“Chavez grasped the essential fact that farm workers had to organize themselves. Outside organizers, however well intentioned, could not do it. Chavez, a farm worker himself, carefully put together a grass-roots organization that enabled the workers to form their own union, which then sought out and won widespread support from influential outsiders.”
The UFW adopted the boycott as a strategic weapon, first of table grapes, Gallo wine, and later of lettuce. The union won the first farm union contracts in history in 1970, which impacted California labor law in requiring growers to bargain collectively with the farm workers’ union. “That led to substantial improvements in the pay, benefits, working conditions and general status of the state’s farm workers,” said Meister. “Similar laws, with similar results, have now been enacted elsewhere.”
In his later years Chavez undertook lengthy, punishing fasts for the farm workers’ cause. Along with the boycott, these were the methods of the Indian independence leader Mohandas Gandhi, from whom—and from Dr. Martin Luther King Jr.—Chavez derived much of his philosophy of nonviolence. It is very possible that these highly publicized fasts, during which he was visited by many celebrities, including Robert F. Kennedy, contributed to his early death in 1993 at age sixty-six.
“We have our bodies and spirits and the justice of our cause as our weapons,” Chavez explained.
Meister remembered further that “more than union contracts, and more than laws, farm workers now have what Cesar Chavez insisted was needed above all else. That, as he told me so many years ago, ‘is to have the workers truly believe and understand and know that they are free, that they are free men and women, that they are free to stand up and fight for their rights.’”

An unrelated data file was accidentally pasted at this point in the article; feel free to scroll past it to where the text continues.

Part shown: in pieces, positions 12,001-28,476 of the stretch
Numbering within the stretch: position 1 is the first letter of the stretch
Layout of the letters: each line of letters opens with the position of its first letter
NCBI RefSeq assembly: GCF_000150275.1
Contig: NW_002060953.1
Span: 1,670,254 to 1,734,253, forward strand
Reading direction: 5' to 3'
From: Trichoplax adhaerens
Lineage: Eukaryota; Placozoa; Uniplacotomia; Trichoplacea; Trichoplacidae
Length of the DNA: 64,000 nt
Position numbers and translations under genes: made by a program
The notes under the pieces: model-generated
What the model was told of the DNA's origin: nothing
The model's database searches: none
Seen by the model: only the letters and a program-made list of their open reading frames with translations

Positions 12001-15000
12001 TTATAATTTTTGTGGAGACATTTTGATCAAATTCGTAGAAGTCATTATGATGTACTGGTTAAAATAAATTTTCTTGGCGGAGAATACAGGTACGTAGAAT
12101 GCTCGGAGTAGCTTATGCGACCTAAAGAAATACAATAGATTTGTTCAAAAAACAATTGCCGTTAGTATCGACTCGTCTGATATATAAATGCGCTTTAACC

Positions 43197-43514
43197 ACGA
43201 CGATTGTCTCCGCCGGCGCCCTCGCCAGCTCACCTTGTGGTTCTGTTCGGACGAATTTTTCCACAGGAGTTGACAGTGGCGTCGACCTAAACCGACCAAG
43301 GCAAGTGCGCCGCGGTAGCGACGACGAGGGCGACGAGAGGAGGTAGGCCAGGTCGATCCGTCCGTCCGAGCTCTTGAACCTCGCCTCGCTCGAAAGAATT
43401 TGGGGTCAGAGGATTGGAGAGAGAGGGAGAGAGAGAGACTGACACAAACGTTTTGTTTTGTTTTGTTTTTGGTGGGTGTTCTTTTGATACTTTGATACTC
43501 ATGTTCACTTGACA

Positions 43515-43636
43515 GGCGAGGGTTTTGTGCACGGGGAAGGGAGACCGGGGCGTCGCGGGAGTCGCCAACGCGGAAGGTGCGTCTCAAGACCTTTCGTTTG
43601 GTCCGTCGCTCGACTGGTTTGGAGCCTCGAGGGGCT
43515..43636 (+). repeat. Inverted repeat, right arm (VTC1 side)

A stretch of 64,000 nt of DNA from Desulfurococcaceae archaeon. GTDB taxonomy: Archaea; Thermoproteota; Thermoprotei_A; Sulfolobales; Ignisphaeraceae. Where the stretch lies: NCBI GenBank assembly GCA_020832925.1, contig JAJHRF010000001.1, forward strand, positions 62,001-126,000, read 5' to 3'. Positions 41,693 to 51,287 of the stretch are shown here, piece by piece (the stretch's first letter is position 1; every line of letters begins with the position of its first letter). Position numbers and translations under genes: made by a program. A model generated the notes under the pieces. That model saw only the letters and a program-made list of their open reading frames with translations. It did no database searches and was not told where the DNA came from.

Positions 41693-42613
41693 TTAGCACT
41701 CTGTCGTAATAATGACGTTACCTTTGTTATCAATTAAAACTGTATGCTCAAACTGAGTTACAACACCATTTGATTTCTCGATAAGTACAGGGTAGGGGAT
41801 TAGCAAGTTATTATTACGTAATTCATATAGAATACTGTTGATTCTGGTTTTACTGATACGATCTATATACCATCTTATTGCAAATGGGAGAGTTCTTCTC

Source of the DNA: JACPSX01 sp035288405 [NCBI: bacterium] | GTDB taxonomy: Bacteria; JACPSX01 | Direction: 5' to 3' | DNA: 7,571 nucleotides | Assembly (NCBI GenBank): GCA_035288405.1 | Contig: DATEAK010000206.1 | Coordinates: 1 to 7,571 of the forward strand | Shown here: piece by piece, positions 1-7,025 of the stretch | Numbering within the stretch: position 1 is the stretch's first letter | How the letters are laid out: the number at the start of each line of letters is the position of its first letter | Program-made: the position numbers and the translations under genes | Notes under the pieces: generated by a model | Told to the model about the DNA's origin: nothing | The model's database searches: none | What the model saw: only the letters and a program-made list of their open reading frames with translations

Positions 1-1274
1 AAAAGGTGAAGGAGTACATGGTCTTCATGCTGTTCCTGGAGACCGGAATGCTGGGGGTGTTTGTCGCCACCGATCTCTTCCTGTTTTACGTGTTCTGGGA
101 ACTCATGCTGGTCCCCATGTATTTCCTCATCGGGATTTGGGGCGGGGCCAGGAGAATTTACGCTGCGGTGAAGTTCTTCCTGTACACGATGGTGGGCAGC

A national holiday for Cesar Chavez?
A campaign exists to make Cesar Chavez’ birthday a national holiday. In California, it is celebrated as a holiday: The legal holiday was signed into law by then Gov. Gray Davis on August 18, 2000, marking the first time that a labor leader or Latino had been honored with a public legal holiday. Optional commemorative Cesar Chavez Days are observed in nine additional states.
During his historic campaign for the presidency, on March 31, 2008, Sen. Barack Obama issued a statement for a Cesar Chavez national holiday:
“Chavez left a legacy as an educator, environmentalist, and a civil rights leader. And his cause lives on. As farmworkers and laborers across America continue to struggle for fair treatment and fair wages, we find strength in what Cesar Chavez accomplished so many years ago. And we should honor him for what he’s taught us about making America a stronger, more just, and more prosperous nation. That’s why I support the call to make Cesar Chavez’s birthday a national holiday. It’s time to recognize the contributions of this American icon to the ongoing efforts to perfect our union.”
Obama’s campaign adapted the UFW slogan as his own, “Yes We Can.” In his victory over Sen. John McCain, Obama won the Latino vote overwhelmingly. Cesar Chavez Day became a federal commemorative holiday in the U.S. by proclamation of Pres. Obama in 2014, although it will almost certainly go unmarked by his successor.
Conditions for farm workers have improved since Chavez’ day, but the growers still act arbitrarily in a labor market with so many transient hires, many of undocumented status. The UFW still cites growers who expose farm workers to dangerous pesticides and other hazards. Housing is generally substandard, and schooling for the children is inadequate.
Ironically, with Trump’s roundups of undocumented immigrants and the lower numbers of potential farm workers entering the country, employers in some fields have been forced to offer higher wages to attract a work force.
Our demand needs to be that farm workers, like others who put in a full day, deserve a living wage and a guaranteed decent standard of living if society is to continue enjoying the bounty of the field.